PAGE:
Inwardly rectifying potassium (Kir) channels are key regulators of diverse physiological processes and may represent novel drug targets for diseases. Their therapeutic potential has not been tested directly, however, due to the lack of drug-like compounds targeting inward rectifiers. The lack of selective "probes" has also hindered efforts to define the physiological functions of some Kir channels. To overcome this formidable barrier and create new opportunities for studying inward rectifier physiology, the investigators performed a high- throughput screen (HTS) of more than 200,000 compounds for small-molecule modulators of ROMK (Kir1.1), a putative target for a novel class of diuretic. One compound, termed VU590, inhibits ROMK at nanomolar concentrations and Kir7.1 in the low micromolar range, making it the first small-molecule inhibitor of both channels. The investigators went on to use medicinal chemistry to rationally design a nanomolar-affinity probe, termed VU591, which is highly selective for ROMK over more than 60 potential off targets, including inward rectifiers and BK channels.
In Aim 1, the investigators will employ state-of-the-art molecular modeling techniques, atomic structure-guided mutagenesis and electrophysiology to define the VU590/591 binding sites in ROMK and Kir7.1. VU591 is remarkably selective for ROMK and therefore represents a promising candidate for further development for use in animal studies.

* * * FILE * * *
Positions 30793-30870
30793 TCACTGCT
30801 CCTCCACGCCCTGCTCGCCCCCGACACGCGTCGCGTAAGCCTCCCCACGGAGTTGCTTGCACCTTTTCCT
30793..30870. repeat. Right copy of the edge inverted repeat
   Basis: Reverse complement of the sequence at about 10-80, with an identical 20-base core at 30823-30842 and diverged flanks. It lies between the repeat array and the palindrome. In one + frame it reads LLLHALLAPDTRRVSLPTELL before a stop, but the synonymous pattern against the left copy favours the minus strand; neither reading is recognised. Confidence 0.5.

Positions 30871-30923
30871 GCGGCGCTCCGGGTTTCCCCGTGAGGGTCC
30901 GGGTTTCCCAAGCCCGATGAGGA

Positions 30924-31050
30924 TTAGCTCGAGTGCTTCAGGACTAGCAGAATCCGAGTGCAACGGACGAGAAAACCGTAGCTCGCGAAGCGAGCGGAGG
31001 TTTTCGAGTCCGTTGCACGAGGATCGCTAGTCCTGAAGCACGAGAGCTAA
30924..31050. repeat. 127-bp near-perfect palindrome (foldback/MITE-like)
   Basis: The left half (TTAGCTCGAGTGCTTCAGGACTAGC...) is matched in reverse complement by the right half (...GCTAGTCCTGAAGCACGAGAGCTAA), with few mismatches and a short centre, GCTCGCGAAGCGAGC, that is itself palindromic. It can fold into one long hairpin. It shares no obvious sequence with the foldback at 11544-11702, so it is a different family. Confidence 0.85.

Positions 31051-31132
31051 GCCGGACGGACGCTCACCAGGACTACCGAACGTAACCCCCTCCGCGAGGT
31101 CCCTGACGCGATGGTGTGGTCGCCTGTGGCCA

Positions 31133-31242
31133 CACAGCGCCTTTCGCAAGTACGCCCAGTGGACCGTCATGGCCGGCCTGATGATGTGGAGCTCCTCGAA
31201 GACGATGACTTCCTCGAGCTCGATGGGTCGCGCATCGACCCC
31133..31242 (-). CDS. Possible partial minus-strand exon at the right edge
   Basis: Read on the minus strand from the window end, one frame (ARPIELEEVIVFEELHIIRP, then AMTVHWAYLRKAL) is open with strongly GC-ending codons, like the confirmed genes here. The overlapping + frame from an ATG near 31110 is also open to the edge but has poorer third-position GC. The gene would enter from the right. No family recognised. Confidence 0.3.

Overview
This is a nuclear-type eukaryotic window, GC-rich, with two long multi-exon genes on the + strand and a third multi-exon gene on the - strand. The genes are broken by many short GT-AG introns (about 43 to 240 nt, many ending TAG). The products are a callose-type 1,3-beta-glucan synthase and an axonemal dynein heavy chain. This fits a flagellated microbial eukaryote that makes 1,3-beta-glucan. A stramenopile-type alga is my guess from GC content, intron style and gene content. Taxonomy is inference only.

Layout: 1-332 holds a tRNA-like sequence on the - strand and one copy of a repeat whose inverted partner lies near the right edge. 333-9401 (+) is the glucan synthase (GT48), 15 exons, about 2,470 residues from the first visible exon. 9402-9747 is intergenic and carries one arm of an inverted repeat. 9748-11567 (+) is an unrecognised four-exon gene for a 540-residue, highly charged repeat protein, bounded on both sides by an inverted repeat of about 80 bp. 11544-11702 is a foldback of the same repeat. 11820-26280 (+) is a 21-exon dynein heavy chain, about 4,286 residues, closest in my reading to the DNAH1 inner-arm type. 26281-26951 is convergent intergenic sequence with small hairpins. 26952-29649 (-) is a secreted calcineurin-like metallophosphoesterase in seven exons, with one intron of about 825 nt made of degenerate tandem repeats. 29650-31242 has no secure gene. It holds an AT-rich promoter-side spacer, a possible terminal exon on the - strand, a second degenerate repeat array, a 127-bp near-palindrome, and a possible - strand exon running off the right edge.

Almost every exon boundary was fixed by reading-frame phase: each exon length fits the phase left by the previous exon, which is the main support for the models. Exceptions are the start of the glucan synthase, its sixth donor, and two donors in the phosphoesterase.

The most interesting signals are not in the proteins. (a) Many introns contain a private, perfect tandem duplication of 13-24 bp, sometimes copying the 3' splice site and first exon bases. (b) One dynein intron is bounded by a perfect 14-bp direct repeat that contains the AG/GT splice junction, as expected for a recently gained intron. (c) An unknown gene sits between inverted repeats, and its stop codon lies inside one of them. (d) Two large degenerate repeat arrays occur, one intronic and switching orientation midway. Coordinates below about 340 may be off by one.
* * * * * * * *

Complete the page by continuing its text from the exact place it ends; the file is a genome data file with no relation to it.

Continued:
In Aim 2, the investigators will first determine if VU591 is active in the native tissue by assessing its effects on K and Na transport in isolated perfused cortical collecting ducts under low- and high-flow conditions. The investigators also discovered a nanomolar-affinity inhibitor of a G-protein regulated inward rectifier (GIRK), a putative therapeutic target for atrial fibrillation.
In Aim 3, the investigators will use medicinal chemistry, structure-guided mutagenesis and electrophysiology to define the molecular binding sites for this novel compound termed VU592. These studies will provide important new insights into the atomic structures of inward rectifiers and generate critically needed probes with which to define the integrative physiology and therapeutic potential of these channels. Lay summary: The investigators will combine medicinal chemistry, advanced computational techniques and classical physiological methods to develop drug-like compounds targeting potassium channels that could be therapeutic targets for hypertension, edema and cardiac arrhythmia.
Inward rectifying potassium (Kir) channels play key physiological roles in diverse cellular functions and may represent novel drug targets. However, the lack of selective pharmacological "probes" has hindered efforts to explore the integrative physiology and therapeutic potential of most Kir channels. Here we propose to employ medicinal chemistry, atomic structure-guided mutagenesis, kidney tubule microperfusion and electrophysiology to develop the small-molecule pharmacology for Kir1.1, Kir7.1 and Kir3 channels.
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